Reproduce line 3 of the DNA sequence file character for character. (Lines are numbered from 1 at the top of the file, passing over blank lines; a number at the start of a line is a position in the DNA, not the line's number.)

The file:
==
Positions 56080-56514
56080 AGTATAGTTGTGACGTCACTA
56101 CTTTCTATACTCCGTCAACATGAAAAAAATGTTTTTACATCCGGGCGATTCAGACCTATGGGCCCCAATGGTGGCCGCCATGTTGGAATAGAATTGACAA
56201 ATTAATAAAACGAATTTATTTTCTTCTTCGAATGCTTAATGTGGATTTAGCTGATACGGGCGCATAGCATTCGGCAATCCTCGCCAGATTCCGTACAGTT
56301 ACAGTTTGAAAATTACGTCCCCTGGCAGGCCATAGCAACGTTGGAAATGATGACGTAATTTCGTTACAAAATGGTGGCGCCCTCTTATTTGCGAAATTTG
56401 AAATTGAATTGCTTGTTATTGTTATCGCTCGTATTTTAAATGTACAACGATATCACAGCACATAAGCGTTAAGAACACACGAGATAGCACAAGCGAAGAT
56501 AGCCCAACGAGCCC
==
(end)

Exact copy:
56101 CTTTCTATACTCCGTCAACATGAAAAAAATGTTTTTACATCCGGGCGATTCAGACCTATGGGCCCCAATGGTGGCCGCCATGTTGGAATAGAATTGACAA